The 2006 Corruption Perceptions Index (CPI), launched earlier this week by Transparency International (TI), points to a strong correlation between corruption and poverty, with a concentration of impoverished states at the bottom of the ranking. |
Bangladesh has made a numerical progress in containing corruption as the Corruption Perception Index of Transparency International placed the country third, after its topping the list of the corrupt for five consecutive years.
Bangladesh, along with last year's co-holder of the title of "most corrupt nation, Chad, secured the third position with a 2.0 score. This time, the Democratic Republic of Congo and Sudan are also classed with Bangladesh and Chad.
"Corruption traps millions in poverty," said Transparency International Chair Huguette Labelle. "Despite a decade of progress in establishing anti-corruption laws and regulations, today's results indicate that much remains to be done before we see meaningful improvements in the lives of the world's poorest citizens."
The 2006 Corruption Perceptions Index is a composite index that draws on multiple expert opinion surveys that poll perceptions of public sector corruption in 163 countries around the world, the greatest scope of any CPI to date. It scores countries on a scale from zero to ten, with zero indicating high levels of perceived corruption and ten indicating low levels of perceived corruption.
A strong correlation between corruption and poverty is evident in the results of the CPI 2006. Almost three-quarters of the countries in the CPI score below five (including all low-income countries and all but two African states) indicating that most countries in the world face serious perceived levels of domestic corruption. Seventy-one countries -- nearly half -- score below three, indicating that corruption is perceived as rampant. Haiti has the lowest score at 1.8; Guinea, Iraq and Myanmar share the penultimate slot, each with a score of 1.9. Finland, Iceland and New Zealand share the top score of 9.6.
Political graffiti highlighting the corruption of a political adviser, who was caught at the airport with $100,000 in his underpants.
Haiti replaced Bangladesh this time getting 1.8 score out of 10 where Guinea, Iraq and Myanmar got 1.9 score.
The Berlin-based anti-corruption watchdog agency, TI, today released the CPI report simultaneously across the world.
Countries with a significant worsening in perceived levels of corruption include: Brazil, Cuba, Israel, Jordan, Laos, Seychelles, Trinidad and Tobago, Tunisia and the United States. Countries with a significant improvement in perceived levels of corruption include: Algeria, Czech Republic, India, Japan, Latvia, Lebanon, Mauritius, Paraguay, Slovenia, Turkey, Turkmenistan and Uruguay.
A concentration of so-called "failed states" is apparent at the bottom of the ranking. Iraq has sunk to second-to-last place, with pre-war survey data no longer included in this year's CPI. Intermediaries who began operating during the United Nations Oil-for-food program continue to play a central role in driving corruption. The Volcker Commission reported that 2,392 companies paid kickbacks or made other illicit payments to the Saddam Hussein regime in the context of the program, often through intermediaries.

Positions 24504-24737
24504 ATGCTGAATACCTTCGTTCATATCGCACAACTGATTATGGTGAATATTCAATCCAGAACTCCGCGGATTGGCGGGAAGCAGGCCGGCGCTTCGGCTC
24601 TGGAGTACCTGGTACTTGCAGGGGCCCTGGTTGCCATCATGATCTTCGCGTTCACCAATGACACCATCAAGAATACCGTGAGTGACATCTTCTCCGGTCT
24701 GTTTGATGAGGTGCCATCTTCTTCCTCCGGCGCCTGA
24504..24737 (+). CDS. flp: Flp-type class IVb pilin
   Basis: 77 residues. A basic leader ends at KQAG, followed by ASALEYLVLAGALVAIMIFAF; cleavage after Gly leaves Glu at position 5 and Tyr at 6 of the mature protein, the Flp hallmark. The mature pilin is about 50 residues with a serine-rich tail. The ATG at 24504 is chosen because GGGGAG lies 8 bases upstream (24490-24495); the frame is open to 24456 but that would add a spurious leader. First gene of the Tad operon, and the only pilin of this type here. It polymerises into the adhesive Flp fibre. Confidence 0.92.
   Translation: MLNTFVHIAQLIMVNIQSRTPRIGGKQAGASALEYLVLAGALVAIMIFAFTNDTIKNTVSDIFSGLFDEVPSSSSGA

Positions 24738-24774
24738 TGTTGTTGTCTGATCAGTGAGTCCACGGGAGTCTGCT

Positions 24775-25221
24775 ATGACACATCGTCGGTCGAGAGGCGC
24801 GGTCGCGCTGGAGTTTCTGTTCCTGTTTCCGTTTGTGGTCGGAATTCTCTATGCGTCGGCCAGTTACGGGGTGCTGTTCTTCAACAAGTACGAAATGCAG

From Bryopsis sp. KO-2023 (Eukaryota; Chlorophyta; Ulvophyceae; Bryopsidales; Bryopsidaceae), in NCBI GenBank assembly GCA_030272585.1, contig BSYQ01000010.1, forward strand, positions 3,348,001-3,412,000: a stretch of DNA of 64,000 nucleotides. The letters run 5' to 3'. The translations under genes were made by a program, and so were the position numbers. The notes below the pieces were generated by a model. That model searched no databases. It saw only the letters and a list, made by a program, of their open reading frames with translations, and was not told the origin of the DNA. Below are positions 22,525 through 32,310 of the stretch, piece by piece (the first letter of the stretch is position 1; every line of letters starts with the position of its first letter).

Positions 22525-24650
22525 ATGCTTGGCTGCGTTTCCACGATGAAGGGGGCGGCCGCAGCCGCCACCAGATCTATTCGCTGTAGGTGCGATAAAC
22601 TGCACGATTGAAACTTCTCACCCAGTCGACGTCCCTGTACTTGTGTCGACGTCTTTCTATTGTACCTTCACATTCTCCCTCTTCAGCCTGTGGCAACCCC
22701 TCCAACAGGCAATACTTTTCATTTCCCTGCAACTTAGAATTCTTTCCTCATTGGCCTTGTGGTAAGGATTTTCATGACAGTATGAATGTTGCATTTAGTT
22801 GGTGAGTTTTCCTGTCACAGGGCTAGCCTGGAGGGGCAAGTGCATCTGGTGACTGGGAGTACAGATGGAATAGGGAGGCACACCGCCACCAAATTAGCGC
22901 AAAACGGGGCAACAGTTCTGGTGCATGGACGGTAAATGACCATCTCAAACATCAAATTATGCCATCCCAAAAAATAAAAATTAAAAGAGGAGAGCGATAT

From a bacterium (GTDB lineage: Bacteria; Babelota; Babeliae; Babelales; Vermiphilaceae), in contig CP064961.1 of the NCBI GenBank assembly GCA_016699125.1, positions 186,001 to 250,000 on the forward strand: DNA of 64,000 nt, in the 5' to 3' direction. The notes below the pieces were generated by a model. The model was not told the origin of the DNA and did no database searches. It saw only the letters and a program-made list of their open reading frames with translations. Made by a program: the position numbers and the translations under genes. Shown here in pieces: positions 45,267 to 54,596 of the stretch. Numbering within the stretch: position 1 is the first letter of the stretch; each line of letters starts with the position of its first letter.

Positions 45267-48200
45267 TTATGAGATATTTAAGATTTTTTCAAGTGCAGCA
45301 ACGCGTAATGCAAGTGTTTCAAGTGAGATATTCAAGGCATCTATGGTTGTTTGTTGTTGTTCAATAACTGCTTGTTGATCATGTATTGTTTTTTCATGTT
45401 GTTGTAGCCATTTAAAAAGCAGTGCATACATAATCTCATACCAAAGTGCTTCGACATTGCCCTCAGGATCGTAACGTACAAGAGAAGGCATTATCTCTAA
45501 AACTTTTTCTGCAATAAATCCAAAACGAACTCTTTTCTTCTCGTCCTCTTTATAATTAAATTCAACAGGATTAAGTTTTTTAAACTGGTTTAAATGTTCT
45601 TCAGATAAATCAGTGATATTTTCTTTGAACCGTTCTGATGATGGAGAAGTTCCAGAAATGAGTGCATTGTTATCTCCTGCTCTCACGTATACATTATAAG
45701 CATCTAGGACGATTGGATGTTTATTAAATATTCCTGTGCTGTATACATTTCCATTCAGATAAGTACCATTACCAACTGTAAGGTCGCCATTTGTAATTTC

While the industrialized countries score relatively high on the CPI 2006, we continue to see major corruption scandals in many of these countries. Although corruption in this context may have less of an impact on poverty and development than in developing countries, these scandals demonstrate that there is no room for complacency.
Transparency International Bangladesh (TIB) Board of Trustees Chairman Professor Muzaffer Ahmad formally launched the report on behalf of the TI.
According to TI, the fact that Bangladesh no longer occupies last place in the table is attributable more to the poor performance of several other countries than to a drop in corruption levels in Bangladesh as such.
"In fact, among Asian countries Bangladesh has been mentioned together with Myanmar and Cambodia where the lack of political will to strengthen anti-corruption institutions has perpetuated rampant corruption, undermining improvements in quality of life for the poorest citizen," the TIB press release quoted TI as stating.
In this year's index, five countries have been dropped while nine new entered--the total number of countries standing at 163. In 2001, the number was 91, in 2002, 2003, 2004 and 2005 the number was 102, 133, 145 and 158 respectively.
Replying to queries Muzaffer Ahmad said there is no reason that Bangladesh position would be improved if new countries included in the index. "There is guarantee of this," he said, underscoring the need for carrying on a combat against the menacing crime.
Pointing the way to get rid of corruption he said if the government reduced poverty, income disparity and created a level playing field for all, the moral rot would be reduced significantly.
The TI prepared the composite index through a poll of polls- using corruption-related data from a number of expert surveys involving business leaders and analysts.
2006/11/06 오후 9:29
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